Table Of Content
- About the author
- About the book
- This eBook can be cited
- Table of Contents
- Part 1 Media Literacy Education Framework and Brief History
- 1. Media Literacy: Global Connections
- 2. World Literacy and ICTs: Educational Technologies
- 3. Global Media Events and Moments
- Part 2 Curating Global Voices: Contributing Authors
- 4. Creating a Global Community of News Literacy Practice
- 5. Digital Remix for Global Media Literacy
- 6. Fostering Global Competencies and 21st-Century Skills through Mobile Learning
- 7. Enhancing Media Literacy in Bosnia and Herzegovina: Toward Utilization of IT Tools in Teaching Media and Digital Literacy
- 8. Contextualizing Global Media Literacy in the Standards-Based Classroom: Moving Beyond the Culture of the Dichotomous “Like”
- 9. Project Censored: Building a Global “Networked Fourth Estate” in a Digital Age
- 10. Developing Students’ Pedagogical Media Competencies and Intercultural Competencies through a U.S.-German Partnership
- 11. Breaking Down Barriers: Digital Media and Universal Design
- Part 3 Practice, Assessment, Action
- 12. Global Education Projects
- 13. Media Assessment
- 14. Practice to Action: World Savvy Teachers
- Part 4 Take Action
- 15. Global Education Resources
- Afterword: Media Literacy Goes Global
- Appendix A: Glossary and Key Terms
- Appendix B: Applications and Tools
- List of Contributors
- Series index
It is with great anticipation that I look to Global Media Literacy in a Digital Age, an exploration that is both timely and prescient. Political divides across the globe are as sharp as ever, but economic and cultural divides are softening more and more as the global village that Marshall McLuhan envisioned in 1962 permeates our lives. Youth throughout the world have more in common with each other than they do with their elders, as mobile phones and headsets become mandatory accessories. The generational technology divide affects individual and organizational prospects as much if not more than political divides, with just as many tribes with self-interest at stake.
We are living through the establishment of a new world order, where information—previously valued as scarce—is now plentiful. And as the scarce becomes plentiful, business models and organizational structures alike continue to topple. Education is no exception, and in fact, schools and libraries are no longer seen as temples of learning to be visited regularly, with attendant wise men and women, and rituals. Education is a pillar of society subject to radical change, and in today’s context, education is even subject to a needed revolution, moving from a factory-based model to an information-based model.
What to do, what to do? It is a simple call to recognize that the basic tenets of education must change, but no simple task to channel the change. Information is now infinitely available and subjects are infinitely variable, making the previous content silos irrelevant and, indeed, an impediment to problem solving. Yet effective information filters are scarce and opaque. When students journey through cyberspace, they no longer have adults selecting information to be shared, helping evaluate that information, and guiding them with the ← ix | x → degree of control in the past; no one accompanies youth minute-by-minute through their journeys in the global village.
But young people still need filters (and more!) for all kinds of purposes, from Internet safety to having the ability to select credible information sources. They (and we) need a mindset to go with the headset—an internalized filtering system that can be used anytime, anywhere; that is commonly shared; and that transcends cultural and national boundaries. We need algorithms for our brains, to use as we are both consuming and producing media and participating in a globalized society.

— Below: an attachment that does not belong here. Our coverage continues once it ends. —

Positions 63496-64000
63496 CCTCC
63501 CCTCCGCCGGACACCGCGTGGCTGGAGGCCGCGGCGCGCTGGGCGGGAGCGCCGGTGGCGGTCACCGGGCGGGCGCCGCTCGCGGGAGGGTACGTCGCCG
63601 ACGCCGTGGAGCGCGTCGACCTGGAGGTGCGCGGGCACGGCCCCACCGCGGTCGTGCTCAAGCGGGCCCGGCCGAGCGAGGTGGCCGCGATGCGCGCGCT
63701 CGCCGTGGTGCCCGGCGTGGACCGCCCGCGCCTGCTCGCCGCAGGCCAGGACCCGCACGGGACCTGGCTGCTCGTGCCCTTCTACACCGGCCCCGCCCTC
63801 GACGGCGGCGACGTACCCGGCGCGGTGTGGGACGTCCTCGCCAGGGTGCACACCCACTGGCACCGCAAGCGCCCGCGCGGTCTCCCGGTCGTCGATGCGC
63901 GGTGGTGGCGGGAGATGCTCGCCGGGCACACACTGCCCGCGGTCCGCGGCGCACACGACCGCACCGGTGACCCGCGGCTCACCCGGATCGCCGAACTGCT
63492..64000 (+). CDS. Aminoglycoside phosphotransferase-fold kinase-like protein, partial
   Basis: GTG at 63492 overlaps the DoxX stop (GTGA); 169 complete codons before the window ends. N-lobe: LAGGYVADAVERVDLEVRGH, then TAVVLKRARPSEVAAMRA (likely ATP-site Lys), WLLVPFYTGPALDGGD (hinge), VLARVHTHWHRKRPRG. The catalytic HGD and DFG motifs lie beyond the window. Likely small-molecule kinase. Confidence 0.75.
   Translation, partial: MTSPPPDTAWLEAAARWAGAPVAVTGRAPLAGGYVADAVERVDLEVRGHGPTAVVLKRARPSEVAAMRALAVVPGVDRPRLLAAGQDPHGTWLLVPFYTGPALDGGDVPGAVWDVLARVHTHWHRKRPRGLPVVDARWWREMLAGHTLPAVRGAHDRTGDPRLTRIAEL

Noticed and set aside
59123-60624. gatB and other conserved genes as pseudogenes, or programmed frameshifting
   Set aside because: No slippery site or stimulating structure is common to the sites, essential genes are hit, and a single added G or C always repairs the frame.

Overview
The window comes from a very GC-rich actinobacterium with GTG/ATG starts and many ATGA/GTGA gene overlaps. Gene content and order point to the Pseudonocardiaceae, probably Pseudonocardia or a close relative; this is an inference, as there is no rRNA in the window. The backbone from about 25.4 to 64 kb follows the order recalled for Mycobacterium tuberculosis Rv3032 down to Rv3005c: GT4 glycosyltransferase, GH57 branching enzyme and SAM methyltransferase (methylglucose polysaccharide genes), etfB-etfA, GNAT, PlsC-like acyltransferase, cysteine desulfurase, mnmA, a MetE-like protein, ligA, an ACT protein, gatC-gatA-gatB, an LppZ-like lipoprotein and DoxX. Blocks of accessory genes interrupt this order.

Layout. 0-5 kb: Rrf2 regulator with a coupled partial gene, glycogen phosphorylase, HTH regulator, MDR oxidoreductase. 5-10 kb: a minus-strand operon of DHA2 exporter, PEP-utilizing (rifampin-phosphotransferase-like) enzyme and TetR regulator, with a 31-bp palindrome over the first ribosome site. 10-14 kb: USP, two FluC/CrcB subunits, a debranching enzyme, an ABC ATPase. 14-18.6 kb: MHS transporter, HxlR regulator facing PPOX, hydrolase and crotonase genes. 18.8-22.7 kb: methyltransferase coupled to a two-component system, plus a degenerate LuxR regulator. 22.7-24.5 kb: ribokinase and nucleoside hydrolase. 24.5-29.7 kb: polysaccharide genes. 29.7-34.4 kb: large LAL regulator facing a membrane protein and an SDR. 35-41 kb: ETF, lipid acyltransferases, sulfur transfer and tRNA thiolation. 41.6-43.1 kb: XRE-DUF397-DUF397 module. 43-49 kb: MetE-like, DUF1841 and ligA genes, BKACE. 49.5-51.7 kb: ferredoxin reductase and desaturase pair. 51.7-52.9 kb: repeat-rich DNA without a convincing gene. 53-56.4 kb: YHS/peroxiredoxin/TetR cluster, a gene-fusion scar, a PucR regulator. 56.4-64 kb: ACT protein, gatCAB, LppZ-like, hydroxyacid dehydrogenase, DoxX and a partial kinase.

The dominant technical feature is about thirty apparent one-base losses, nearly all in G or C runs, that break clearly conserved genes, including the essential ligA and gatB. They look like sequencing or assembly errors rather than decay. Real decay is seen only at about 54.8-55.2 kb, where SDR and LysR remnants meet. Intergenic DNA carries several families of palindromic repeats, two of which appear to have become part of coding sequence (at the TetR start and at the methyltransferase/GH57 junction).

Algorithms have become the holy (and golden) grails that form the basis of search and sorting tools; they are constants applied to the infinite variety of information available. These self-contained, step-by-step sets of software operations perform calculations, data processing, and automated reasoning in exactly the same way each time; but each algorithm also has a different goal, a different value, and a different approach. We trust algorithms to identify pertinent information in response to our Internet queries, to adjust street lights to changing traffic conditions, and even to allocate our retirement savings through “robo-advisors.” Yet at the end of the day, an algorithm must fit the task at hand to enable the most effective output; judgment is still indispensible.
In a sense, media literacy is an algorithm for the brain—a consistent way of filtering and processing the infinite information available to us. Currently, the heuristic process skills of media literacy are indeed scarce and scarcely being taught, because these skills are not yet valued as highly in educational institutions as access to content knowledge. The current valuing of content knowledge at the expense of process skills creates a misalignment between education attainments and education outcomes. Rather than teach the skills citizens need to be successful in the future, an education system rooted in the past ignores what is truly important, and subsequently focuses on irrelevant outcomes to value and to measure.
This is not to say that content knowledge is unimportant—quite the contrary—but media literacy skills in the global village are needed as the central tools through which to contextualize, acquire, and apply content knowledge. Like algorithms, media literacy skills are “constants” used in deconstructing and constructing communication through a process of inquiry. Content knowledge is “variable,” with an infinite number of subjects. Having media literacy—a consistent, heuristic process of inquiry that is internalized—enhances the ability to communicate and share ideas through a common vocabulary that transcends subject areas as well as geographic boundaries. Thus, there are no “silos” within this method for teaching critical thinking, because the ← x | xi → media literacy skills are cross-cultural, cross-curricular, and common to all. It is through this process of inquiry that students acquire and master content knowledge, but both media literacy skills and content knowledge rest on a continuum of knowledge that can always be expanded and deepened.